Uniquely individual and unlike the web that anyone else will see. Yet the advent of the personalised web is an unstoppable juggernaut, with organisations increasingly favouring personalised web experiences. Indeed, 52% of marketers agree that ‘the ability to personalise content is fundamental to our online strategy.’
The motivation behind this is clear. That social media has allowed anyone to become a publisher, where we are all journalists in a loose definition of the word, creating and publishing content daily, we now have more of that content to sift through. So yes, technologies that can aide this discovery are welcome, but there is a threat within this that ultimately closes off access to all the information we have a right to see.
If we rely too much on personalisation, seeing what an algorithm or publisher has decided we should see, we risk becoming digitally isolated. When our communities and information sources are so carefully constructed, it thereby follows that you would only become exposed to a certain set of information, within your interests, industry of work or personal behaviour. You can see this digital isolation in action within YouTube’s recommended videos. This is what I see on the homepage of YouTube:
Granted, YouTube is not selling itself as a music discovery tool, but I could probably have guessed for myself that if I liked a video by one artist or user, I probably would like their other videos. It doesn’t really help me at all.
What I would actually like to see are videos that I might not have encountered or that someone has actually selected as being interesting. Compare this to a screenshot of Spotify. My favourite way for discovering new music is through the ‘We Are Hunted’ app, which simply gives you a playlist of the top 100 emerging artists. In no way tailored to me based on my listening activity, but providing a gateway into new music:
And this works because it functions around curation of what’s being said online in general, as opposed to just looking at my personal listening history. We Are Hunted, which also runs as its own site, scans social media for what’s being shared and discussed about emerging talent. They use digital methods such as sentiment analysis within blogs or advocacy to determine what’s actually popular, presented in a playlist that anyone can access. I don’t actually care that the playlist I’m seeing is the same as what anyone else will see.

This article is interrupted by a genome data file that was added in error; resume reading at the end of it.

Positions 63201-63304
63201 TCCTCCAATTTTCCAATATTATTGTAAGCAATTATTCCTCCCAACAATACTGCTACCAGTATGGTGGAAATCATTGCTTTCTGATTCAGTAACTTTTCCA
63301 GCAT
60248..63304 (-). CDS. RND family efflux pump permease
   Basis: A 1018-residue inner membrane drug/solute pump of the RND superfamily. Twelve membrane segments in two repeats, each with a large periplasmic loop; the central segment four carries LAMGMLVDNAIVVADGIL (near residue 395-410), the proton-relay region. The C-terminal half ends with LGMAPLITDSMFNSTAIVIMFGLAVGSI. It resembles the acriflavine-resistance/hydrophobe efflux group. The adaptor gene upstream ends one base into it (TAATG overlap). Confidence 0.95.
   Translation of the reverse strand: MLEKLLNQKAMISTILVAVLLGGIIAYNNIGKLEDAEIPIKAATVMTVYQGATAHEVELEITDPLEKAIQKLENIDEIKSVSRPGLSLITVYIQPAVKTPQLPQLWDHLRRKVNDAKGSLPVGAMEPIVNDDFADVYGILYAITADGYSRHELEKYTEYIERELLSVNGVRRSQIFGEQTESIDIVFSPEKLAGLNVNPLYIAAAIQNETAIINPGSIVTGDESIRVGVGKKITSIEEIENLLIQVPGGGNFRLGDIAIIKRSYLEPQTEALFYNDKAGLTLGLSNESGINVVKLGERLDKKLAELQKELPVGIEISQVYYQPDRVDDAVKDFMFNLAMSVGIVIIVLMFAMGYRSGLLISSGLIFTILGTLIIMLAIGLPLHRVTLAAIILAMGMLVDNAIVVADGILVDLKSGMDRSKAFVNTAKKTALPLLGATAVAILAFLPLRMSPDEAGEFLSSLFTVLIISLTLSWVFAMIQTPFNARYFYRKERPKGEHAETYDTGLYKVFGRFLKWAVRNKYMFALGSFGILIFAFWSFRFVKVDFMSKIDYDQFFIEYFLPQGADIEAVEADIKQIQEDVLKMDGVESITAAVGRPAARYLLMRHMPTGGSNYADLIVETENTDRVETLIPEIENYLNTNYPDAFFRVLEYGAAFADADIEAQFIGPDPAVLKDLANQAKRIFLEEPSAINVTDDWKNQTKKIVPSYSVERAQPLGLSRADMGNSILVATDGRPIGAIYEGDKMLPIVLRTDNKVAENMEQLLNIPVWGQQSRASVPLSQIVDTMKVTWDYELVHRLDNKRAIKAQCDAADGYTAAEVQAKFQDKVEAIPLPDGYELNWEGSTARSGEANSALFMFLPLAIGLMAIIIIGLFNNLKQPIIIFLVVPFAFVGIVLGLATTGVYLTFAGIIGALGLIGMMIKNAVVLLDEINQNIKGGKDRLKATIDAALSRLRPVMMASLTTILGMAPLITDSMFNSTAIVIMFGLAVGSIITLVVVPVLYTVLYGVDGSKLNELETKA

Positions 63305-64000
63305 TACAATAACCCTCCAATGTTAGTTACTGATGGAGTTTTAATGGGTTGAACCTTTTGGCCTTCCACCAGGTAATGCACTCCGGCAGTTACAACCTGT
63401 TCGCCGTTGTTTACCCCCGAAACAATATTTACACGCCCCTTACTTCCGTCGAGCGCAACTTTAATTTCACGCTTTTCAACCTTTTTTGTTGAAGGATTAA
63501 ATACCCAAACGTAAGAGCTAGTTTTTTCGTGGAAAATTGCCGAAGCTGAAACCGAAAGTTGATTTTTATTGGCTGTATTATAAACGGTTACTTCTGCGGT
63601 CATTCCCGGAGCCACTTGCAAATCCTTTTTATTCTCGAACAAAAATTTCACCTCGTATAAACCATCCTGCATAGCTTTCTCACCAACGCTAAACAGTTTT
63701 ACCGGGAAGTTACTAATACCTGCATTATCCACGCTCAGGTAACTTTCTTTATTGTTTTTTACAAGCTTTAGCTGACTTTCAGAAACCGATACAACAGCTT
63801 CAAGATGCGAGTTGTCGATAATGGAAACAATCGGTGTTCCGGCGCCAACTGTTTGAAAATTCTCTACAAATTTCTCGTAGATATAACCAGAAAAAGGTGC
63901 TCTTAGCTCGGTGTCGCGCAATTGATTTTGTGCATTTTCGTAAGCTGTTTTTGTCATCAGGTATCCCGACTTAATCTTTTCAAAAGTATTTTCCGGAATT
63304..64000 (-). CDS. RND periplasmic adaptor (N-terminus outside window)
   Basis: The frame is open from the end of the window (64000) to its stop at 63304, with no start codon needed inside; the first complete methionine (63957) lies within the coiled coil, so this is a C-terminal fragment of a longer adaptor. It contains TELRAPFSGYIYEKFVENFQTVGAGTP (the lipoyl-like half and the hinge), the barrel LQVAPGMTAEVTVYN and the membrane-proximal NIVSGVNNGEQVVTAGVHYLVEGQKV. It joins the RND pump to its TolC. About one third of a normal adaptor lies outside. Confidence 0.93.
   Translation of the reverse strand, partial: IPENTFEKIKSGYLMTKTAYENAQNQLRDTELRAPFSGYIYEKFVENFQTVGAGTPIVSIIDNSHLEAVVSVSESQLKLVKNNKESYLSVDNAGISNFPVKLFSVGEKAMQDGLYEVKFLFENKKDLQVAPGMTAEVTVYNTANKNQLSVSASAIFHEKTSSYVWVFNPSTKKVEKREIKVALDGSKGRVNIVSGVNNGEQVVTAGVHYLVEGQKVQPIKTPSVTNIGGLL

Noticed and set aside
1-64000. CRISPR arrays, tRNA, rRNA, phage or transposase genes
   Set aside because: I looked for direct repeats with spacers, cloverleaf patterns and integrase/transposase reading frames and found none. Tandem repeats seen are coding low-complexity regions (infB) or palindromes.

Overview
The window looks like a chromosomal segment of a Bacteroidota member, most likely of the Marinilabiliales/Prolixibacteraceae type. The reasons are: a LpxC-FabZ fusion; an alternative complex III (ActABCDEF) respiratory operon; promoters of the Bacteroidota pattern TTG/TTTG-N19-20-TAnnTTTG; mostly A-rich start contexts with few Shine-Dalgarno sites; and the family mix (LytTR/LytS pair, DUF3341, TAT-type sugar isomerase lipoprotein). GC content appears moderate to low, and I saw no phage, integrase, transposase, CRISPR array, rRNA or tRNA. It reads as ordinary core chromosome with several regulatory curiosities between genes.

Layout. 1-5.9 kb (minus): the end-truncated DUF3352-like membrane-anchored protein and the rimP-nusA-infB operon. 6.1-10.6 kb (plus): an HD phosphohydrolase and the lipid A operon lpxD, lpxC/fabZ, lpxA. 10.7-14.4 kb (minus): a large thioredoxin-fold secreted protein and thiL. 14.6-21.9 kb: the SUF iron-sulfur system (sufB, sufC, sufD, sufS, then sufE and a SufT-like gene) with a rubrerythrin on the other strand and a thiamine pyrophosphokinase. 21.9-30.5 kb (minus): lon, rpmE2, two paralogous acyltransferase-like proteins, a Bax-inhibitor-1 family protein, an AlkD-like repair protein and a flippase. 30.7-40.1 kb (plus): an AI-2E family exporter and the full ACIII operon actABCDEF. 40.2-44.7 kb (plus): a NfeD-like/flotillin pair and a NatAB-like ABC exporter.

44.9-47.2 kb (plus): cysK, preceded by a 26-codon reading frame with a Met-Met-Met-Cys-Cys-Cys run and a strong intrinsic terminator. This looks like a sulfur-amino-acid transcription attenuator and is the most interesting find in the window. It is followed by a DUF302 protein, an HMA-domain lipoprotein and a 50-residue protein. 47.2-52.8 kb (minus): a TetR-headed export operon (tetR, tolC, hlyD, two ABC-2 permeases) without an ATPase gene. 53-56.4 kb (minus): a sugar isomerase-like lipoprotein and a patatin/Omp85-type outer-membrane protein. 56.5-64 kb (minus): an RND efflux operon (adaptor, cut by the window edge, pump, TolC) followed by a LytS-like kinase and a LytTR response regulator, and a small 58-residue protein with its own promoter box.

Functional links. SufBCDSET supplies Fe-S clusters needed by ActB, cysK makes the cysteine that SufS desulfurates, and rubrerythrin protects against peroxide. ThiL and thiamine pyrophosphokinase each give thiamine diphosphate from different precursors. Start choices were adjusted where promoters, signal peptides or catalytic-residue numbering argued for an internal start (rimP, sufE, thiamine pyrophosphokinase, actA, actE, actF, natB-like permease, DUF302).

A service like We Are Hunted works because it is crowd-sourcing the trendsetters and informing you of what’s new or popular right now. And sometimes this is what you want. Discovering personalised playlists based on similar genres to what you’ve previously listened to isn’t necessarily the right way.
There is a temptation for services to take the wealth of information available about you, track your entire online journey and present whatthey think is right. What about what everyone else is saying? What about when I want to broaden my horizons? Maybe I don’t want to see ads for Italian restaurants following me around online just because I looked at a review of one somewhere. Maybe I want to see something out of the blue because someone, an actual person in the know has determined that it’s good.
There is a need for brands and organisations to remain authoritative bringing you the trends based on their knowledge. The difference now of course is that their sources for discovering those trends themselves have grown. We can crowdsource our trends instead of lying on a single source, and we can do this through public publishing platforms such as blogs or forums.
The role of the curator